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Parallel-Machine Models

- Chapter 7
- Elements of Sequencing and Schedulingby Kenneth

R. Baker - Byung-Hyun Ha

R1

Outline

- Introduction
- Minimizing the makespan
- Nonpreemptable jobs
- Dependent nonpreemptable jobs
- Preemptable jobs
- Minimizing total flowtime
- Summary

Introduction

- Beyond single machine
- Some types
- Parallel systems, serial systems (flow shop),

hybrid systems (job shop) - Sequencing resource allocation
- Parallel machines
- Basic model (Pm)
- n jobs independent and simultaneously available

at time zero - m identical parallel machines
- A job can be processed by at most one machine at

a time - e.g., Pm ?Cj
- More general models
- Parallel machines with different speeds, or

uniform machines (Qm) - Speed of machine i -- vi
- Processing time of job j on machine i -- pij pj

/vi - Unrelated machines in parallel (Rm)
- Speed of machine i on job j -- vij
- pij pj / vij

Minimizing the Makespan

- Makespan problem for parallel machines
- Resource allocation problem
- ? Sequence is not important
- Preemptable jobs -- Pm prmp Cmax
- Optimal makespan (McNaughton, 1959)
- M max?j1..n pj /m, maxpj
- ALGORITHM 1 -- Minimizing M with m parallel,

identical machines - 1. Select some job to begin on machine 1 at time

zero. - 2. Choose any unscheduled job and schedule it as

early as possible on the same machine. Repeat

this step until the machine is occupied beyond

time M (or until all jobs are scheduled). - 3. Reassign the processing scheduled beyond M to

the next machine instead, starting at time zero.

Return to Step 2. - Exercise
- Three machines, jobs with processing times of 1,

2, 3, 4, 5, 6, 7, 8 - M ? Optimal schedule?

Minimizing the Makespan

- Nonpreemptable jobs -- Pm Cmax
- NP-hard
- PARTITION reduces to Pm Cmax
- ? PARTITION -- NP-hard in ordinary sense
- Given positive integers a1, ..., at , is there a

subset X ? 1, ..., t such that 2??i?X ai a1

... at ? - Branch and bound? Not easy to obtain good lower

bound - Dynamic programming? Extremely large number of

states, commonly - List scheduling -- a plausible way
- Procedure
- 1. Construct a list of jobs.
- 2. Remove the first job from the list and place

it in the schedule as early as possible. - 3. Repeat Step 2 without changing the existing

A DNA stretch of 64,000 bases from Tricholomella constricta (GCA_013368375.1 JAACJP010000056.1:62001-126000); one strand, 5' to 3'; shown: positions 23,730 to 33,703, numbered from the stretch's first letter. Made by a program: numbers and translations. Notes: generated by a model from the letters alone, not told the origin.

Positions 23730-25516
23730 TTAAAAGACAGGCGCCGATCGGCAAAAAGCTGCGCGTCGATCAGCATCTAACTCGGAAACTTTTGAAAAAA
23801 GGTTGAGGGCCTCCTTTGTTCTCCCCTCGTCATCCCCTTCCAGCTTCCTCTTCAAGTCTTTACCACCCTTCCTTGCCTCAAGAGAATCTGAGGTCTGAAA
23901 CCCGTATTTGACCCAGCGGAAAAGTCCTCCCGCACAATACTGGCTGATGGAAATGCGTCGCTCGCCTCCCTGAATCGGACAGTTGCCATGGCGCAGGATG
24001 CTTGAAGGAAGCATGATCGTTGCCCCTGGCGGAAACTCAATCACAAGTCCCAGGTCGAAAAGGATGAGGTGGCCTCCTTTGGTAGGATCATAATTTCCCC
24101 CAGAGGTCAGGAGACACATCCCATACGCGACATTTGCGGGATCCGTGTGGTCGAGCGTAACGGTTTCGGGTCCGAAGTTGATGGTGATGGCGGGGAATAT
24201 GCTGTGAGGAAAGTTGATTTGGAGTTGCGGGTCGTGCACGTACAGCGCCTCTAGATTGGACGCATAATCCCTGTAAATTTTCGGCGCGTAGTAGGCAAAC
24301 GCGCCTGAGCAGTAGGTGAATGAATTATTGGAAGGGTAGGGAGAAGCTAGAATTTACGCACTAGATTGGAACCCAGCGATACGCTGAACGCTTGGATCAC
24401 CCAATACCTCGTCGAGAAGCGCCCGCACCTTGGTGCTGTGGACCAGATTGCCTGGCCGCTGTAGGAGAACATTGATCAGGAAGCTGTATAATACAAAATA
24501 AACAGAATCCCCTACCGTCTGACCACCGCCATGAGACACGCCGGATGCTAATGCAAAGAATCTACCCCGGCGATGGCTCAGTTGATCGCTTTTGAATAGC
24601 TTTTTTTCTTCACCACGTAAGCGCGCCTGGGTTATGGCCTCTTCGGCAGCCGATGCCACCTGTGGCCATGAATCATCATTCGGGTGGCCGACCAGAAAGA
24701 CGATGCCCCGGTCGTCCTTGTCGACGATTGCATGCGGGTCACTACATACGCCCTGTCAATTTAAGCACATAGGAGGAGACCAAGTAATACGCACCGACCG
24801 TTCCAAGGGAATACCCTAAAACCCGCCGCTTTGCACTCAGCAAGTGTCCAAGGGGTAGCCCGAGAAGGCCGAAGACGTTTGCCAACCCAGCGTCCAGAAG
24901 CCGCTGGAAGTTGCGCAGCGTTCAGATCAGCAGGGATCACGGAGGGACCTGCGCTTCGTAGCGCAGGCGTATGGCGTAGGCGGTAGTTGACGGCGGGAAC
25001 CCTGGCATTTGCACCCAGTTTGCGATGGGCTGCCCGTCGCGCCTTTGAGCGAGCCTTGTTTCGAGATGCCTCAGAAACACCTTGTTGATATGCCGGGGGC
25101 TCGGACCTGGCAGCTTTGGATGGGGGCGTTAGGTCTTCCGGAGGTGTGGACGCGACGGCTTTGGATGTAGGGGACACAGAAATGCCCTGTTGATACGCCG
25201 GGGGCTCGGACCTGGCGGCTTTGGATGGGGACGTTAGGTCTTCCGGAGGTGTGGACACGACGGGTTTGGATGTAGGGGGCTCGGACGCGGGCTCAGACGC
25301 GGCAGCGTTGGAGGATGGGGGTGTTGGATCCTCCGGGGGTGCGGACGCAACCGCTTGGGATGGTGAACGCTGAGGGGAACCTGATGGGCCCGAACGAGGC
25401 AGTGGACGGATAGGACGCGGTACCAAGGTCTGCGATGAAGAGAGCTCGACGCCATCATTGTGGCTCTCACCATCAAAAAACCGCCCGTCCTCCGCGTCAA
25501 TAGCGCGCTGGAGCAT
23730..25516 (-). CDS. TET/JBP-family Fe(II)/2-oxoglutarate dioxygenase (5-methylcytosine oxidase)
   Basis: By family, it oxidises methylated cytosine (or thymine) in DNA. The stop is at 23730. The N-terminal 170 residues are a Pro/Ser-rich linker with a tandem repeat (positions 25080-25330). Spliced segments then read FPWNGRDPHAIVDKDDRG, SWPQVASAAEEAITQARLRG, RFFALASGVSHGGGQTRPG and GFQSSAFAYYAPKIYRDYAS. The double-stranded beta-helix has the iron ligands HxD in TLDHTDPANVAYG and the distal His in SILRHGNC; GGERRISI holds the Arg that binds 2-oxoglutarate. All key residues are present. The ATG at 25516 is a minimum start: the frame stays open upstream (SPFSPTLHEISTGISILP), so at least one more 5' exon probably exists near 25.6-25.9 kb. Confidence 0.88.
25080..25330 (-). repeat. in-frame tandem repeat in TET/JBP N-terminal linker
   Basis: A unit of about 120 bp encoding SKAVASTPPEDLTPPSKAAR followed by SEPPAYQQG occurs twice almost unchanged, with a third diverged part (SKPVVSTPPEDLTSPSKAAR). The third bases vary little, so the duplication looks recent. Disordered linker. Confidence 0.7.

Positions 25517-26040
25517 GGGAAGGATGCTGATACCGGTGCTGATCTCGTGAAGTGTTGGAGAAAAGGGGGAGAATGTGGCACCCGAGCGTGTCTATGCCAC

partial schedule. - Dispatching mechanism for real-time decision,

possibly - Optimal schedule can always be produced by some

list scheduling! (why?) - Search space reduction to n!

Minimizing the Makespan

- Nonpreemptable jobs (contd)
- Performance guarantee
- A (worst-case) bound on the performance of a

particular solution procedure - General form with error bound r
- z ? r?z
- where z -- objective from heuristic, z -- that

of optimal solution - Theorem 1
- List scheduling for independent, nonpreemptable

jobs yields a makespan satisfying M /M ? 2

1/m. - Proof of Theorem 1
- Consider a schedule by a list scheduling with

makespan M. - Let k be a job that finishes at time M (start

time of the job M pk). - At time (M pk), all m machines must have been

occupied since time zero. - Hence, m(M pk) ? ?j1..n pj pk ? M ?

?j1..n pj /m pk(m 1)/m. - ?j1..n pj /m ? M (from results on preemptable

case) - pk ? M
- Therefore, M ? ?j1..n pj /m pk(m 1)/m ? M

/m M(m 1)/m.

Minimizing the Makespan

- Nonpreemptable jobs (contd)
- LPT list scheduling
- List scheduling by longest processing time (LPT)
- Theorem 2 (Graham, 1969)
- LPT list scheduling for independent,

nonpreemptable jobs yields a makespan satisfying

M /M ? 4/3 1/3m. - Proof of Theorem 2 (adopted from Pinedo, 2008)
- Suppose there exist counterexamples such that 4/3

1/3m ? M /M. - Then, there must exist an example with the

smallest number of jobs. - Consider this smallest one and assume it has n

jobs and job 1 is shortest. - Then, C1 M. Otherwise, a counterexample with

fewer jobs exists. (why?) - Since all other machines are busy at start of job

1, C1 p1 M p1 ? ?j2..n pj /m. - Hence, M ? p1 ?j2..n pj /m p1(1 1/m)

?j1..n pj /m. - Since M ? ?j1..n pj /m,4/3 1/3m ? M /M ?

p1(1 1/m)/M ?j1..n pj /mM ? p1(1 1/m)/M

1. - It leads to M ? 3p1 , which implies that the

optimal schedule may results in at most two jobs